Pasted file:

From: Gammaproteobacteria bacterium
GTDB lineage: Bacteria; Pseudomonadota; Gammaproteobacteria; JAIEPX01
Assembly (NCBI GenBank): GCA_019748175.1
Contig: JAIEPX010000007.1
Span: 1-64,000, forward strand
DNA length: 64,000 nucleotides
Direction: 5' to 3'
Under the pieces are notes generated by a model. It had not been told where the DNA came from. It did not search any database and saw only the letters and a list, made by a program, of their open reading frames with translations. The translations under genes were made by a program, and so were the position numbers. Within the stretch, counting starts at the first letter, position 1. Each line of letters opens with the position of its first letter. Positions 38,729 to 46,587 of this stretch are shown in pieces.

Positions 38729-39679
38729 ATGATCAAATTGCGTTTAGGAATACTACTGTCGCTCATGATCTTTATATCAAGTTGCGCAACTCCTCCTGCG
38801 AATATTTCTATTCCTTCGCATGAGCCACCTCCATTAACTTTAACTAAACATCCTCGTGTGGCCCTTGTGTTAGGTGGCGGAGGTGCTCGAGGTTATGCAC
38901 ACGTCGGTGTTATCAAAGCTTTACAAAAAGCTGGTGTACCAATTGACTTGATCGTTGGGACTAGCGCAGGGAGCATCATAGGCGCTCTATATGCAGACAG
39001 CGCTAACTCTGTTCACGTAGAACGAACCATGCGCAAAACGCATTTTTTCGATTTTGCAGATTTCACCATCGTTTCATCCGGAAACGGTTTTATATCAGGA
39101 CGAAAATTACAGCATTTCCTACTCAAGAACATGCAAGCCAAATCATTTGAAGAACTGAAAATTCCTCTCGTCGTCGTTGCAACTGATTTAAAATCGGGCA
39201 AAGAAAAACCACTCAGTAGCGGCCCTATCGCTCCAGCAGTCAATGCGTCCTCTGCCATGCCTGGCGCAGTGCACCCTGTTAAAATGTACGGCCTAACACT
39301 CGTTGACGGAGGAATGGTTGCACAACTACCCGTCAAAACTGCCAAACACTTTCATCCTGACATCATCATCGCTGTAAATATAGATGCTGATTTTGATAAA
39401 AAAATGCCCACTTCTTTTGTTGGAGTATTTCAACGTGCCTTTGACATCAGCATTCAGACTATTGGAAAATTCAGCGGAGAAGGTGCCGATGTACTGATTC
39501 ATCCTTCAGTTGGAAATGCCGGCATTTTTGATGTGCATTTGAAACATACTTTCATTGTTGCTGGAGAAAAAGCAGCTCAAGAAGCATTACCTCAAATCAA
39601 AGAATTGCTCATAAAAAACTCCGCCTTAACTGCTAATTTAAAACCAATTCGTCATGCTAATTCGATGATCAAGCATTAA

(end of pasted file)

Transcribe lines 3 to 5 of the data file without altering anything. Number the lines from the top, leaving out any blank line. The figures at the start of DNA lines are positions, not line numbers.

Assembly (NCBI GenBank): GCA_019748175.1
Contig: JAIEPX010000007.1
Span: 1-64,000, forward strand